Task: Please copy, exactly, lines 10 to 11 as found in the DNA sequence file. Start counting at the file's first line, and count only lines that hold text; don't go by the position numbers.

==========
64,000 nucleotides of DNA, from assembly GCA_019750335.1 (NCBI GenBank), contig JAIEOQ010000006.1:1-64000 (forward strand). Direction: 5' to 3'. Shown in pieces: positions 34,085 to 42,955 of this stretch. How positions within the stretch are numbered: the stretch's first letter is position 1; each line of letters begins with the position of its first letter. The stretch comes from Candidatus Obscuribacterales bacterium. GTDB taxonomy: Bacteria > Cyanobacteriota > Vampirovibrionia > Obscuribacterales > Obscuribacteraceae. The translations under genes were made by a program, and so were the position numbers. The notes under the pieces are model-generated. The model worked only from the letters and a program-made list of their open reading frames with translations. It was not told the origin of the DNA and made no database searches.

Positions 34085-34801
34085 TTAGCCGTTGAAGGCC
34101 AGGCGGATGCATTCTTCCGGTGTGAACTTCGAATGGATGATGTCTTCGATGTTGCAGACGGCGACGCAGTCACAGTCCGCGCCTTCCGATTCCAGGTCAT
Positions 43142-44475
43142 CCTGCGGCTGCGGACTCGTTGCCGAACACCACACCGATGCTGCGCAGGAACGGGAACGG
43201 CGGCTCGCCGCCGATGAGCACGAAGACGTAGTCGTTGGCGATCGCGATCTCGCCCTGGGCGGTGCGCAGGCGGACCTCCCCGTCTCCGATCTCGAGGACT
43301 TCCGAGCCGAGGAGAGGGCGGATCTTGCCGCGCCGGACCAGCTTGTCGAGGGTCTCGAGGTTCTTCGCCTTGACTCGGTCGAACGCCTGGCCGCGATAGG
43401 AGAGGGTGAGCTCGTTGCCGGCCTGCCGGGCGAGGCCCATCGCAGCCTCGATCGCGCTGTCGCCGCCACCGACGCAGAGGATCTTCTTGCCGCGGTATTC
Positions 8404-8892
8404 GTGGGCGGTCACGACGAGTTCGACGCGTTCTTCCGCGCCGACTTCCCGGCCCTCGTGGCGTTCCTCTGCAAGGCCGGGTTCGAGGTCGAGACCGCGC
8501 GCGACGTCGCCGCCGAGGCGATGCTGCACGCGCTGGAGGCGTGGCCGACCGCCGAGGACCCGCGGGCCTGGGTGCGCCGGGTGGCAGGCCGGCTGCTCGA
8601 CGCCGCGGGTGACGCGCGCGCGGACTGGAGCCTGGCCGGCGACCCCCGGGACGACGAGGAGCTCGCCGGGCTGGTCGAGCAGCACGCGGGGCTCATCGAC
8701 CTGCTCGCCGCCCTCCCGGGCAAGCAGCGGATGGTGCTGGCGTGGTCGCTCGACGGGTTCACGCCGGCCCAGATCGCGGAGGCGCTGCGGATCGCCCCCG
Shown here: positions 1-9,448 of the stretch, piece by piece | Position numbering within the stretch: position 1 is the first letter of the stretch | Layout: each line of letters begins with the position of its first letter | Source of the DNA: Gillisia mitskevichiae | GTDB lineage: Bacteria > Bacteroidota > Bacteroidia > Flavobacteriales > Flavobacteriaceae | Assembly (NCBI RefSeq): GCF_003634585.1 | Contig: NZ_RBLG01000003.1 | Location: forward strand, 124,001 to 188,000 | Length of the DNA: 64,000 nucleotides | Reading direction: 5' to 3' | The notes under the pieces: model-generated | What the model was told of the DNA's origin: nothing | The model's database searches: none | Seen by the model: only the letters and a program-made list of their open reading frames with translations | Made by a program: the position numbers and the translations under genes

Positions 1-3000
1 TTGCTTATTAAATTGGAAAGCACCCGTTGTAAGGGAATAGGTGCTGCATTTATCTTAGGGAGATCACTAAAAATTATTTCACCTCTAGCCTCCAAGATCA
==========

Positions 8404-8892
8404 GTGGGCGGTCACGACGAGTTCGACGCGTTCTTCCGCGCCGACTTCCCGGCCCTCGTGGCGTTCCTCTGCAAGGCCGGGTTCGAGGTCGAGACCGCGC